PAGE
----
Owning a Patent Does Not Preclude Infringement
Companies that have taken the appropriate steps to file patents and protect their technology are often eager to move on to the next step and begin to exploit their technology. It is important, however, to recognize the distinction between the rights that patents provide and the ability to practice technology without a risk of infringing third party patents. Protecting a company from infringement liability is just as important as protecting the technology from infringement.
Patents give their owners the right to exclude others from making, using, or selling the claimed technology. Patents, however, do not grant owners a right to use and sell their product free from any risk of infringement. The primary reason is because patents are directed to a specific set of features that may be included on a product or in a process. Products and processes often include numerous sets of features and therefore may be covered by more than one patent.
In order to determine a company's infringement risk, it is necessary to conduct a patent clearance search. A clearance search may take into account numerous features of a company's technology, not only the novel or patentable aspects. The search aims to find live patents and patent applications that may cover these features. The closest patents can then be analyzed to determine their scope and if any infringement risk exists.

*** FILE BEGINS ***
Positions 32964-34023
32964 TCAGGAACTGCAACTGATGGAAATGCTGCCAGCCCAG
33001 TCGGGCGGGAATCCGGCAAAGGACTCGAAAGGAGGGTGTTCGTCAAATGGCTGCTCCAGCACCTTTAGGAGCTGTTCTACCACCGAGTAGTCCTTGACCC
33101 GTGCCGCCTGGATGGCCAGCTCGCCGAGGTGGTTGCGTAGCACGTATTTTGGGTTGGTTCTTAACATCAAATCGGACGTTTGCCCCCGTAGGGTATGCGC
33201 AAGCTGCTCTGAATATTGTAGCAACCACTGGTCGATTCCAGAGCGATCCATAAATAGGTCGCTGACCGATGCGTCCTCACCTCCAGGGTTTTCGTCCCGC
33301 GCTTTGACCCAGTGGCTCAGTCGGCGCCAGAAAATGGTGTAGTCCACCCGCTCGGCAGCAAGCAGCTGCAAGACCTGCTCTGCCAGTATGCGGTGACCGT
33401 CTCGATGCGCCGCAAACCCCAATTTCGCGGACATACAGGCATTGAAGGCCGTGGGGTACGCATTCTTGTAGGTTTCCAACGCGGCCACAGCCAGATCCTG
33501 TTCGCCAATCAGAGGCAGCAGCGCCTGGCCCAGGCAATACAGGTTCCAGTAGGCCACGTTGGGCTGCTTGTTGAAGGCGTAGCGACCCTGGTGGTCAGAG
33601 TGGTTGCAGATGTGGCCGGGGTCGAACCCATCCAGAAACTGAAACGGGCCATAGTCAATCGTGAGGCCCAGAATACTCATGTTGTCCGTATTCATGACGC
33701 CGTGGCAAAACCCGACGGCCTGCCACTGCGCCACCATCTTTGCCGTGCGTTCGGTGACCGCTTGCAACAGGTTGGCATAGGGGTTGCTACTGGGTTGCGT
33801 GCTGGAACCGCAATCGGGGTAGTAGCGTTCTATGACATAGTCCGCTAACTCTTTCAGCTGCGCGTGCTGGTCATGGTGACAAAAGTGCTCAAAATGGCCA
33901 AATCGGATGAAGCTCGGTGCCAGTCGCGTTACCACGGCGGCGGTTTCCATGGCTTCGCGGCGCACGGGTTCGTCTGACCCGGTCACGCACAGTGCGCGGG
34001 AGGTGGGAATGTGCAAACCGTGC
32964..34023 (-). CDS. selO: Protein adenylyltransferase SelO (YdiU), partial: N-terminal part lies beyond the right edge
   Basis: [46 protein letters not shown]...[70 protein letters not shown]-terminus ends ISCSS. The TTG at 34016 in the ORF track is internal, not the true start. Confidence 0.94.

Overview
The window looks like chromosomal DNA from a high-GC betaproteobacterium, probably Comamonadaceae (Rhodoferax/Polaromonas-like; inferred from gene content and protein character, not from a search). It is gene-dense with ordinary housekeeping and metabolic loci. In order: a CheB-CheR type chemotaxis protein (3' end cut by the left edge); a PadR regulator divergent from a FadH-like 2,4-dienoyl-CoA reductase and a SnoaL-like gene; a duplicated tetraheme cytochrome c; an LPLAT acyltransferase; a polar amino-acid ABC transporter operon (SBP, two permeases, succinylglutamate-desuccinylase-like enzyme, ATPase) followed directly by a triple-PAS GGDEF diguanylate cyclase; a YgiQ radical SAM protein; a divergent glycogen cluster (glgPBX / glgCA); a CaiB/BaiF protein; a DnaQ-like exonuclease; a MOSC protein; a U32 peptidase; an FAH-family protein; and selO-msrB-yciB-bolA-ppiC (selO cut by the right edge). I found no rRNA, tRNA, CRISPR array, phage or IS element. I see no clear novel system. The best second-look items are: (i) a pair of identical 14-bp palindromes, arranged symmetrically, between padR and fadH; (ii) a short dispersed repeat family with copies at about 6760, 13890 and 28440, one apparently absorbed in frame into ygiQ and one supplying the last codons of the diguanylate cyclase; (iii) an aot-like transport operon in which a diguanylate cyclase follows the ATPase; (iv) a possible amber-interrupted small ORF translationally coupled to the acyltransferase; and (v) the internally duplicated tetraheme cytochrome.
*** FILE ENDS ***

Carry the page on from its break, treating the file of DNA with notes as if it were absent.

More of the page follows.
Clearance searches provide vital information, especially for startup companies. First, investors often want to see some type of clearance search and freedom to operate legal opinion before investing into your company. Patent infringement actions are costly to defend, and investors want to assess this risk before investing. Having a "clean bill of health" from an infringement standpoint will make your company much more attractive to potential investors.
Second, it is very helpful to know where your competitors are developing and patenting. As a young company, you will hopefully begin to cut into your competitor's market share at some point. When this happens, they may look to enforce their patents against you to disrupt your momentum. Knowing your competitor's patents during your development stage will allow you to design around their technology and avoid future infringement issues.